Justice

Your Halloween Candy Has a Racist History

Halloween is coming, and candy sales are skyrocketing as Americans get ready to serve trick-or-treaters some sweets. That seems innocent enough, but it turns out that candy — and, more to the point, the sugar industry — has a sad, racist history.

slaves sugar

"Definitely there's a connection between the production of sugar cane and African slavery. They were inseparable," Philip Howard, a history professor at the University of Houston, who has written several books on sugar, told ATTN:. Sugar cane was a crucial cash crop for much of America's early years, and the mass harvesting of sugar helped fuel the Industrial Revolution and create modern capitalism, Howard said.

"Most of the African slaves that arrived in the Americas were imported to cut and haul sugar cane between 1550 and the time that it was abolished in the Americas," Howard said. That includes slaves sent to the United States, the Caribbean, Central America and South America.

sugars

Sugar was so highly regarded or stigmatized that even the kind of sugar you consumed would often be tied to your race, Howard said. "Crystal white sugar came to be symbolically designed for consumption by Europeans, while ... brown sugar became the preference for dark-skinned people, usually of African descent," he said.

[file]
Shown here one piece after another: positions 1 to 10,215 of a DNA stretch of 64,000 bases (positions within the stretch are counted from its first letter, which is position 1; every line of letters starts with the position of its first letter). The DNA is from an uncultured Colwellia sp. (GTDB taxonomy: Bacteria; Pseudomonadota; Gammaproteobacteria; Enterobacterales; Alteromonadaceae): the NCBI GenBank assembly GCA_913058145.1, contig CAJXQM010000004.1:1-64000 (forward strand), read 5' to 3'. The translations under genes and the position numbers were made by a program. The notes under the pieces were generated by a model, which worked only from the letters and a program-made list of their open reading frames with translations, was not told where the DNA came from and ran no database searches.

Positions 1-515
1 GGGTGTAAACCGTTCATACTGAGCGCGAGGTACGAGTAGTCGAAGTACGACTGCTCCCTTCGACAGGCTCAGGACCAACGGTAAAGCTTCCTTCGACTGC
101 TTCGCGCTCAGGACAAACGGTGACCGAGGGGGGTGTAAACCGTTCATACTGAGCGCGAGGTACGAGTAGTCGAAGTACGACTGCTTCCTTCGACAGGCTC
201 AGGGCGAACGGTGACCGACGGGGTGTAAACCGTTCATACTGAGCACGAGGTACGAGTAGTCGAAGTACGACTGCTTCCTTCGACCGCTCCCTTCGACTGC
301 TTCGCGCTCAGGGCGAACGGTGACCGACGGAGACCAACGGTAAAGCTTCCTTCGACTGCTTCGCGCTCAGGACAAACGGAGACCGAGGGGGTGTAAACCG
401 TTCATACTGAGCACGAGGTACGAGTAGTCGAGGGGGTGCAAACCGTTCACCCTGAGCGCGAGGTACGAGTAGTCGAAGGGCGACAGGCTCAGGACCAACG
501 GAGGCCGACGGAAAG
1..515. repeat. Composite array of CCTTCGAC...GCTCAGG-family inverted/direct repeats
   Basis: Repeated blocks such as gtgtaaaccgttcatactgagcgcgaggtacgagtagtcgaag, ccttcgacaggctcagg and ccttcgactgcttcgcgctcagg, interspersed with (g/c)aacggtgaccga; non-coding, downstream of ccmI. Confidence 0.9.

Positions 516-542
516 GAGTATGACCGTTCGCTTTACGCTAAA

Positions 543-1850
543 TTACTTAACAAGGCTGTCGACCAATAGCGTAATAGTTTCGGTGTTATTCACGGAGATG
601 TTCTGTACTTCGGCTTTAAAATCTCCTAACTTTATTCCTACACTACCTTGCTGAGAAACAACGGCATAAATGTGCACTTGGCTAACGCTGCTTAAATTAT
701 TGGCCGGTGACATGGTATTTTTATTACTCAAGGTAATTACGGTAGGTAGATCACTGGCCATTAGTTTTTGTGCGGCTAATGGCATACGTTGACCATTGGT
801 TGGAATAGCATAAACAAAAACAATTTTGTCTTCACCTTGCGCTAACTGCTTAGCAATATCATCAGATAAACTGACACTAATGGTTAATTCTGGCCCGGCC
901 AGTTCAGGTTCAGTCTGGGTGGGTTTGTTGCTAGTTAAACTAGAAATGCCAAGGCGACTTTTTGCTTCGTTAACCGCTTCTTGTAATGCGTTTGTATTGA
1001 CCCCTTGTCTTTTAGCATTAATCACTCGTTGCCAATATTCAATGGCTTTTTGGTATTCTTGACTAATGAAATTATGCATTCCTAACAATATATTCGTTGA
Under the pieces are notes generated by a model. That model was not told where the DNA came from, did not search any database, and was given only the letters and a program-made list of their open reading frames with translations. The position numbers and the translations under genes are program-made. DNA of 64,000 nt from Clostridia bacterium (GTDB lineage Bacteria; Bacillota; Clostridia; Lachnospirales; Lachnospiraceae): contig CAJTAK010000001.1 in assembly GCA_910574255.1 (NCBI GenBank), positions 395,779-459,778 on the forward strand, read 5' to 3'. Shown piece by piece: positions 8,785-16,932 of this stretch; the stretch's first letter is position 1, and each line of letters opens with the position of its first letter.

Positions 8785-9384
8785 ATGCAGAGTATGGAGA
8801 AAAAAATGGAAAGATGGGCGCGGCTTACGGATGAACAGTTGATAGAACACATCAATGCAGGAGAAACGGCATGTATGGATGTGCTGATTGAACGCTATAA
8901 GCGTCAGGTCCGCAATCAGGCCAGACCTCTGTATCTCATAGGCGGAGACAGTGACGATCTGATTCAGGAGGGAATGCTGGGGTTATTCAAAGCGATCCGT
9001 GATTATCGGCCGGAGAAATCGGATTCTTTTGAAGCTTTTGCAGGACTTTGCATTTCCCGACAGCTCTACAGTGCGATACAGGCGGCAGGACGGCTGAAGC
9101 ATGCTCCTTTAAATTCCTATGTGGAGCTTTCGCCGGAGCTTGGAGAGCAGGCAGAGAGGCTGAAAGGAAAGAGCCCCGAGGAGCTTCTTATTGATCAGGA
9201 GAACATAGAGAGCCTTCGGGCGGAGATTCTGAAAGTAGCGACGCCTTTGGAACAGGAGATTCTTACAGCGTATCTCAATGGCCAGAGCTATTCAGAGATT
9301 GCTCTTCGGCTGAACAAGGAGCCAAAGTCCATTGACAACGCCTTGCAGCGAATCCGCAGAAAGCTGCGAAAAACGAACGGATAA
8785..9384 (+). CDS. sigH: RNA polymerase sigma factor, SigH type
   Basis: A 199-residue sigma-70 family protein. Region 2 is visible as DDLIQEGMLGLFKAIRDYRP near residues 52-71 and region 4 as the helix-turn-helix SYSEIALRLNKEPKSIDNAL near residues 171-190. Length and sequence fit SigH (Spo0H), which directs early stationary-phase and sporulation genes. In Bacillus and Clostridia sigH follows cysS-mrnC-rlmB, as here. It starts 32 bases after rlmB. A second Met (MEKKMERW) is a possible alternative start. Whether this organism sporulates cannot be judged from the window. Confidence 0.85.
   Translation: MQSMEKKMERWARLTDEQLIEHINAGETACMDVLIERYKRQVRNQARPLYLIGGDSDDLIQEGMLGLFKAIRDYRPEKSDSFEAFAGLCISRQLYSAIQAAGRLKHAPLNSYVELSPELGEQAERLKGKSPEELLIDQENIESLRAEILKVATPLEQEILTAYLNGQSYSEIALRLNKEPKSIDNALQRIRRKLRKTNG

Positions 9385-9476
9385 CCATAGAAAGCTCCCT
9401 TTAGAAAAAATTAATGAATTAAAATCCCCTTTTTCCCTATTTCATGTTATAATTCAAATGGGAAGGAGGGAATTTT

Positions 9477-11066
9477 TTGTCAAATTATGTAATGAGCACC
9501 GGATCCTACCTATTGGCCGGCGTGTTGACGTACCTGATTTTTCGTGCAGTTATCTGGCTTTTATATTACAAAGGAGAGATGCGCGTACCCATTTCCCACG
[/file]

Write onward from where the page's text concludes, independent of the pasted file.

Such racial distinctions carried over to the candy industry as sugar use grew, and marketing by the candy companies reveals the racial divide.

Candy marketing targeted particular races, historian April Merleaux, author of "Sugar and Civilization," told NPR last year: Higher-priced, fancier candies were marketed to white Americans, while cheaper candies were marketed to poorer, often Black, Americans.

The association between Black sugar cane cultivators and candy became clear in advertising, and offensive Black stereotypes found their way into marketing materials.

racist candy

Some examples of candy racism:

  • A grotesque ad for a frozen desert called the "Picaninny Freeze" featured the dark figure of a girl with big lips and a watermelon. "Pickaninny" is a derogatory term for a Black child.
  • Chocolate-covered Brazil nuts were once called "n---er toes."
  • There's a debate about whether "jimmies" — a term for candy sprinkles — has a racist history.
  • "Aunt Jemima" is a Quaker Oats brand for pancake mix and syrup, based on a Reconstruction-era stereotype of a house servant. The brand — which remains in use today — carries with it a history of racist advertising. The modern brand has been sanitized of its plantation-era connotations.

brazil nuts

Candy companies wanted to "produce candy for Black Americans and produce other types of candy for whites, and along with that type of production and consumption were these images that underlined the notions of inferiority among Black Americans and superiority among white Americans," Howard said.

Candy may not be a racially divided thing anymore, so don't feel too bad buying it for Halloween. But it's important to remember that even the most innocent of things can have a racist history, as so many things in this country do.